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What if card holder dies and spouse is not a signer or a co-owner of the credit card the couple live in a community property state there is no will?

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2005-09-12 20:21:37
2005-09-12 20:21:37

First the estate of the deceased is responsible for all debts, this is usually accomplished during probate and is taken care of by the county or state. Any remaining assets eventually become the property of the spouse and/or children, as the state or county determines.

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No. The only exception would be a married couple residing in a community property state.

Only if the married couple resided in a community property state.

It depends on if California is a community property state or non-community property state.

If you are in a "community property" state, you both are.

A wife's (spouse's) money is only protected from the husband's (other spouse's) creditors if any of the following are true: * The couple lives in a non-community property state and the loan/credit account is only in the husband's name * The couple lives in a community property state, the loan/credit account is only in the husband's name, the loan existed before the marriage and has provably not been used in any way to benefit the wife

Yes. If you are married and your spouse has bad credit, you inherit that bad credit and depending on the state, you can inherit half the debt if you divorce. * No, debts incurred before marriage do not affect a new spouse's credit report even in CP states. Problems could arise however, if the couple apply for a joint line of credit such as a mortgage.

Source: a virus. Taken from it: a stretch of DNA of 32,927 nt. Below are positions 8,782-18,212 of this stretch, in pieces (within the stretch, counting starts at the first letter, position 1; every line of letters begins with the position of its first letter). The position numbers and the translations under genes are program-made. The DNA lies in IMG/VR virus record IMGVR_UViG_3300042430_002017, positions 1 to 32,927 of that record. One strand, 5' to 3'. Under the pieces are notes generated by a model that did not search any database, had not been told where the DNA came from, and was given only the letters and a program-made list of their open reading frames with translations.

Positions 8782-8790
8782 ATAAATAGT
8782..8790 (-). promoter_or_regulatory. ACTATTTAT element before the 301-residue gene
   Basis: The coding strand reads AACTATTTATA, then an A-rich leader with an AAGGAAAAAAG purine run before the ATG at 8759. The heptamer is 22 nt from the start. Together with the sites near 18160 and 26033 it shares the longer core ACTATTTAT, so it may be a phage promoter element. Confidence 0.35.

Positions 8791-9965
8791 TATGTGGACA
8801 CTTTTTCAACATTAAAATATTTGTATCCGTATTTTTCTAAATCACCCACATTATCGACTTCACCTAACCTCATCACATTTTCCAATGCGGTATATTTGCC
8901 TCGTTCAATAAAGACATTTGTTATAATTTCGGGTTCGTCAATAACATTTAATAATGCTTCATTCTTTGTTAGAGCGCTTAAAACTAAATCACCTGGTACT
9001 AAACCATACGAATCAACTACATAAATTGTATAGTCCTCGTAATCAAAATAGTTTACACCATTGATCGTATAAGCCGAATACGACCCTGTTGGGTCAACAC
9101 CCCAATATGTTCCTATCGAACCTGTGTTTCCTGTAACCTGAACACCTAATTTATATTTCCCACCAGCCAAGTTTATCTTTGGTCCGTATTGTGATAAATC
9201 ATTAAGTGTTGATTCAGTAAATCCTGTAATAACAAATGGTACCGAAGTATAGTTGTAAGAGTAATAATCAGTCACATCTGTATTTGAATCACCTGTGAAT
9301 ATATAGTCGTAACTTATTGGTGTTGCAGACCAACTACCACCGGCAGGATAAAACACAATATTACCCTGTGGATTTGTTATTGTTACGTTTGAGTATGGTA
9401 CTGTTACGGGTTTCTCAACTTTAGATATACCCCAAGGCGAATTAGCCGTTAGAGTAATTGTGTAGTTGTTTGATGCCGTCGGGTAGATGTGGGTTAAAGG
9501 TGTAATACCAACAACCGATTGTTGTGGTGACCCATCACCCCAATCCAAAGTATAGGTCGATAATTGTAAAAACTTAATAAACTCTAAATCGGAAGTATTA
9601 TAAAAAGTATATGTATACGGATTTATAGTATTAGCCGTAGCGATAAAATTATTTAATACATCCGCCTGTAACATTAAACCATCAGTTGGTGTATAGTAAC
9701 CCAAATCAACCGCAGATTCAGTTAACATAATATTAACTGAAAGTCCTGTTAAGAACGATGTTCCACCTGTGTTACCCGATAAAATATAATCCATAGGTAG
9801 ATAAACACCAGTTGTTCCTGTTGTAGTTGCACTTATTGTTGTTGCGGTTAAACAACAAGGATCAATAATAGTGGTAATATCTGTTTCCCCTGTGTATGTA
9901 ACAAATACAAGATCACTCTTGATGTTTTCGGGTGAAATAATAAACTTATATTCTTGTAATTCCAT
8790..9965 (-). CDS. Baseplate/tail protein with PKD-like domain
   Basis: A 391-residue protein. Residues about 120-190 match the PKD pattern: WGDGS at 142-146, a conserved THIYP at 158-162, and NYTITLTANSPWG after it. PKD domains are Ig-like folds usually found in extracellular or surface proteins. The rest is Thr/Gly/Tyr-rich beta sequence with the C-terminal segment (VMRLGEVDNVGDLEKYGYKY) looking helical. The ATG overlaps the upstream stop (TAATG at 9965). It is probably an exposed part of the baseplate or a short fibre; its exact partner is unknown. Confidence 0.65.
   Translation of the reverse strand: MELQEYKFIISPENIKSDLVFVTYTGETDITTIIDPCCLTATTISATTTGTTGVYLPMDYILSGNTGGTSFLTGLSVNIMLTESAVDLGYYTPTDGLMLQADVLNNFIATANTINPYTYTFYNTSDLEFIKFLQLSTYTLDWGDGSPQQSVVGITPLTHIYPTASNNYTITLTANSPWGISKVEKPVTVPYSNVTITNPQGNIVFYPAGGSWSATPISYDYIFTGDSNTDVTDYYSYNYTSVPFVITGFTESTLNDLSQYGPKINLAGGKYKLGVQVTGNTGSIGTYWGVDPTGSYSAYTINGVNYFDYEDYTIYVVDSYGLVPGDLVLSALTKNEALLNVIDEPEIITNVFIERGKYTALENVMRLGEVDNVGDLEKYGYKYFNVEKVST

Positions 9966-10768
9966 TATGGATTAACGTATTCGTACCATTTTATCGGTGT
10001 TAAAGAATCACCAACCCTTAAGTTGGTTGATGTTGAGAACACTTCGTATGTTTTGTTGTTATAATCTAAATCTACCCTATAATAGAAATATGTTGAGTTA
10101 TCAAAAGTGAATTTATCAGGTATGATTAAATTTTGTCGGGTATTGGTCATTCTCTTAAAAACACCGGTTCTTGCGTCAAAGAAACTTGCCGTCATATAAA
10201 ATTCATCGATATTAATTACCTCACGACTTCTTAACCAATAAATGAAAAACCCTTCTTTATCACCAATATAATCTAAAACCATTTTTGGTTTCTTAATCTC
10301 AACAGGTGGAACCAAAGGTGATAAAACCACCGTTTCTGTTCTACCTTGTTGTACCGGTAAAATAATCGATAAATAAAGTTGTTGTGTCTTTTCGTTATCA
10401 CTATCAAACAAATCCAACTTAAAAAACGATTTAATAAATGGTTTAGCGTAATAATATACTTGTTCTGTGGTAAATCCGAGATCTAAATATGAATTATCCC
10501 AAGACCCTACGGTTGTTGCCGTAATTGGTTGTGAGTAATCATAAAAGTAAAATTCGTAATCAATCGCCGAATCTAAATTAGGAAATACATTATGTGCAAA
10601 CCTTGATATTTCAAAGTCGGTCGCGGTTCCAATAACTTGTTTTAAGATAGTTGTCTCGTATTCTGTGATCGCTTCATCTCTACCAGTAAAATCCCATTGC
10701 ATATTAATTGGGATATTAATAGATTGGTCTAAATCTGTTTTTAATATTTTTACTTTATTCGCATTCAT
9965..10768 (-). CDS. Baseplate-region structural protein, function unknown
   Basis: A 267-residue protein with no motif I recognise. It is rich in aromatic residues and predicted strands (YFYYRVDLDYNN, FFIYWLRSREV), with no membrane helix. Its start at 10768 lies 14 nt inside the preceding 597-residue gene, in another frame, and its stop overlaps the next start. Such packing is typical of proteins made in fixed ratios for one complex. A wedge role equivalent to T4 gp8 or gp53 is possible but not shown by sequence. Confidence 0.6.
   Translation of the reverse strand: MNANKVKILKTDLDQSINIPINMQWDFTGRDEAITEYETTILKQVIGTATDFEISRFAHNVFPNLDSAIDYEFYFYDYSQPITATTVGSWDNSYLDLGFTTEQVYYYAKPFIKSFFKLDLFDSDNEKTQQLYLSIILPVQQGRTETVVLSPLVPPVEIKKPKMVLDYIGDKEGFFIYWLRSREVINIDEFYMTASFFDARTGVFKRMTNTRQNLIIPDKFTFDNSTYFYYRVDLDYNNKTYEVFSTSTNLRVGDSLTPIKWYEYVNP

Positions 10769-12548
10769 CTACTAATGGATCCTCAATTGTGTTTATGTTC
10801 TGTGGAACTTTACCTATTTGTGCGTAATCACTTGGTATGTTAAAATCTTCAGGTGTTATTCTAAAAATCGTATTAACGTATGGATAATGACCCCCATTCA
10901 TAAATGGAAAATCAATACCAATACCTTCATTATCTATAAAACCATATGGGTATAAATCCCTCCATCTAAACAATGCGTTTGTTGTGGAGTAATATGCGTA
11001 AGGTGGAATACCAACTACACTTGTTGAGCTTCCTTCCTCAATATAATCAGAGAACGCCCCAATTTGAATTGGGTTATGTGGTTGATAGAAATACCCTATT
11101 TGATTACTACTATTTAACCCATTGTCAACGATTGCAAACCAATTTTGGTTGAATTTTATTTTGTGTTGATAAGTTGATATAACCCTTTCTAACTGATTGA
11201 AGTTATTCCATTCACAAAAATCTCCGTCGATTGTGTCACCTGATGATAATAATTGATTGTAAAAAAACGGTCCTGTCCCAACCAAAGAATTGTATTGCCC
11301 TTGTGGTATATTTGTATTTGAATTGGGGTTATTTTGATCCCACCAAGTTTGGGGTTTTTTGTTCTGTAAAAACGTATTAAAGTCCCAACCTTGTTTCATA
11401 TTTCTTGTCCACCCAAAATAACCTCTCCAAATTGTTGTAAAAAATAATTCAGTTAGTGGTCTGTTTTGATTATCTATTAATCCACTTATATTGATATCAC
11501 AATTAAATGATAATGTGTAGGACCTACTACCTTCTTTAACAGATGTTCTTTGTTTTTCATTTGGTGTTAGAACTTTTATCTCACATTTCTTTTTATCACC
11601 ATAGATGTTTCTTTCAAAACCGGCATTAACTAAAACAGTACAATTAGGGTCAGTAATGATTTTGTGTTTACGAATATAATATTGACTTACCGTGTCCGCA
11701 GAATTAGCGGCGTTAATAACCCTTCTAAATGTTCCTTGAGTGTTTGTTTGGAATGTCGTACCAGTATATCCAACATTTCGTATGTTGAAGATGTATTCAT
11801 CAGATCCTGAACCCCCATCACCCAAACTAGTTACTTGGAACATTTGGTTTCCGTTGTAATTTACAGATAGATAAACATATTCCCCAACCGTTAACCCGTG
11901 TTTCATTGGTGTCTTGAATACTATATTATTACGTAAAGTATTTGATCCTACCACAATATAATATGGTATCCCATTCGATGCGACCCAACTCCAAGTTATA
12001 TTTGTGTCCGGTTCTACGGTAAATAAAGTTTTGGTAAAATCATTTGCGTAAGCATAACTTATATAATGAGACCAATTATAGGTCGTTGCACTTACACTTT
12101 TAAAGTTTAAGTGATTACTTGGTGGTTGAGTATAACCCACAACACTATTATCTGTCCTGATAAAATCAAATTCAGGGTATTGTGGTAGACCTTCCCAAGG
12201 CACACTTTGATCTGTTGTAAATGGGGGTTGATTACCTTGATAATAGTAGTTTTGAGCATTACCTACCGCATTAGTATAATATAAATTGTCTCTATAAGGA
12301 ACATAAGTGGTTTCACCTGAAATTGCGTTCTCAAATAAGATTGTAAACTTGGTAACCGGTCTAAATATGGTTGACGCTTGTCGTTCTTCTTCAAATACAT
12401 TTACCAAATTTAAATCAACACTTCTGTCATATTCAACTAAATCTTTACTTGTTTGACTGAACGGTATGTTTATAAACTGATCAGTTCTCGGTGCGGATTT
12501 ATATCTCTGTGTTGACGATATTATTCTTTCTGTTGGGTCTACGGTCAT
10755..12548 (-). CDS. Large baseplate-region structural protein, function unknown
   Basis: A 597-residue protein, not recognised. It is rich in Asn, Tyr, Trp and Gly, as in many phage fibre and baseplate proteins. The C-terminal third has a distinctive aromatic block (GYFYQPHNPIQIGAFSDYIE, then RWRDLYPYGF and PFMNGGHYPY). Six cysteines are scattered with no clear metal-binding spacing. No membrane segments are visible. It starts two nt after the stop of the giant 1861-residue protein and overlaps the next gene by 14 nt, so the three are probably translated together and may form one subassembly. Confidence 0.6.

If the couple resided in a community property state both spouse's would have needed to file joint bankruptcy for the debt to be totally discharged. If one spouse did not file, it is quite possible the creditor will hold that person responsible for the debt owed.

An authorized user is never responsible for credit card debt. However, if the married couple live in a community property state they are in general terms both equally responsible for all debts.

Only if the married couple reside in a community property state or the spouse is a joint account holder. An "authorized user" is not considered an account holder and is not legally responsible for debt incurred on a credit card account.

If the account is joint then both spouses are responsible for repayment. If the account was incurred during the marriage and is held by one spouse and the couple live in a community property state both spouse's are responsible for repayment. If the account was incurred during the marriage by only one spouse and the couple does not live in a community property state, only the spouse who is the account holder is responsible for repayment.

The actual account holder is the person who is responsible for the debt. If a married couple reside in a community property state, they are usually equally responsible for debts, including credit card accounts.